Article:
CLIA or Clinical Laboratory Improvement Amendments was established to develop quality control standards for the entire laboratory testing industry to make certain the veracity, consistency and relevancy of the test results regardless of where the test was being performed. The classification of “in vitro diagnostic tests” under CLIA regulations is the responsibility of the FDA.

FDA could transfer commercially distributed in-vitro diagnostic testing products to one of three CLIA regulatory classes according to their probable risk to public health:

Physician office testing laboratories, which were in charge for less then 10% of the total quantity of reportable test results in the United States, usually carry out less complex tests than hospital or sovereign testing laboratories. The list of tests that are suitable for the small medical office include:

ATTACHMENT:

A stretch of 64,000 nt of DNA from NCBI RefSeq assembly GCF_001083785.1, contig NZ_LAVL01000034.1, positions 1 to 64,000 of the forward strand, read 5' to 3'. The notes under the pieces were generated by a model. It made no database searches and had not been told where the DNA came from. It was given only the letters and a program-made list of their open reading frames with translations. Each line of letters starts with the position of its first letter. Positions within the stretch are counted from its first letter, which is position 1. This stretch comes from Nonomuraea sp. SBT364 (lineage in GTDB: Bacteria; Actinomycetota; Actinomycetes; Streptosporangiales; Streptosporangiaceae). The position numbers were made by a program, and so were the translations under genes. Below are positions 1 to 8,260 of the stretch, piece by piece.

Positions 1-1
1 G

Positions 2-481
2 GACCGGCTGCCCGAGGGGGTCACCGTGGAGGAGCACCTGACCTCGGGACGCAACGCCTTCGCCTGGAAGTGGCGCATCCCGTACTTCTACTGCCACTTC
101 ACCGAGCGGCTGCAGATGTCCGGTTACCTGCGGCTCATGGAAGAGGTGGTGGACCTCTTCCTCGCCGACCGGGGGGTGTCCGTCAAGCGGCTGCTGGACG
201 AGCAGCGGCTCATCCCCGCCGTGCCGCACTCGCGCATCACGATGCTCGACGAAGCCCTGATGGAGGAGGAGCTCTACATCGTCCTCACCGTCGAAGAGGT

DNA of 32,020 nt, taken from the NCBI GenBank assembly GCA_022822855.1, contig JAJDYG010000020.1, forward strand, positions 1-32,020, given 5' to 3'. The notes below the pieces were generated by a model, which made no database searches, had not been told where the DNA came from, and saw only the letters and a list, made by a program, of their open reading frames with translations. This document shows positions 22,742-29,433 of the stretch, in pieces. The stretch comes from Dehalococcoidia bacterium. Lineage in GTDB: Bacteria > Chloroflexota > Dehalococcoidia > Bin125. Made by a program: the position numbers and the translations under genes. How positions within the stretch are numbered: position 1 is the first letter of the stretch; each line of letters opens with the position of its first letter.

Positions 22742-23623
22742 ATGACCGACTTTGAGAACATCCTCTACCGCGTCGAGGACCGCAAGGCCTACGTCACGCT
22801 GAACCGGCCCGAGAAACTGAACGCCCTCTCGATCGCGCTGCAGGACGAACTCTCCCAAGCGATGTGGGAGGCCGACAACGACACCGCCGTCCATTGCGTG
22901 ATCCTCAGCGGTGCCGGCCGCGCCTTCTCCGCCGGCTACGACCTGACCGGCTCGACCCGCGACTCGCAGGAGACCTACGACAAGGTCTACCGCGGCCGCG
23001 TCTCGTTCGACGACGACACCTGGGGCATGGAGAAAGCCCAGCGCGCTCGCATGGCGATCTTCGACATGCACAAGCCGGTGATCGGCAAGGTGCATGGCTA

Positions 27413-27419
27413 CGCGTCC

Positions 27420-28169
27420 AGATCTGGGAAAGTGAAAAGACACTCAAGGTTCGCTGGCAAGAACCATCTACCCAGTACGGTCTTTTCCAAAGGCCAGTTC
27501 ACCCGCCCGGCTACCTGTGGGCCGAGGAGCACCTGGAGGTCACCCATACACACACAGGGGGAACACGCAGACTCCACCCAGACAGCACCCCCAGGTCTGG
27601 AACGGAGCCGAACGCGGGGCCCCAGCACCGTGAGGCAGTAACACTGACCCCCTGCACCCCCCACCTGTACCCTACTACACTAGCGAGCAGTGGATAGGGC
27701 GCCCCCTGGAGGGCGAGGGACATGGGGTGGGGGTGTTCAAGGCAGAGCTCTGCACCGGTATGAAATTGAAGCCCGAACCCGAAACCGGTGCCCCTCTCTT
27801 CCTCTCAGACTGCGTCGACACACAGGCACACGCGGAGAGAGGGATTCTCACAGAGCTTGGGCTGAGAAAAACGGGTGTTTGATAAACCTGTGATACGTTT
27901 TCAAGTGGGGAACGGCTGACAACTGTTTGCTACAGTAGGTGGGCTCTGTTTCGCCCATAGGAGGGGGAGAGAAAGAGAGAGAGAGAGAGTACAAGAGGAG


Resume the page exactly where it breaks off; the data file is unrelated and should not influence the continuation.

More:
LH Ovulation urine tests
 Fecal occult blood test kit
 Urine pregnancy tests
 Thyroid Stimulating Hormone (TSH) 
 Strep A test
 Assortment of Drug Test Kits
 Glucose and A1C blood test
And almost any other tests listed in CLIA waived.

Reimbursement for these types of tests is approximately 30% to 45% lower than for the typical text mix at hospitals or independent labs.

The highest volume waived tests are:
Prothrombin (25.4 million tests/year)
Urinalysis (23.5 million tests/year)
Oovulation (13 million tests/year)
Glucose (12 million tests/year)
FOBT (11.5 million tests/year)
The lipid panel (5.5 million tests/year).
CLIA-waived tests represent about $1 billion in annual laboratory testing revenue and, according to specialists’ prognose, are expected to grow more than 20% a year.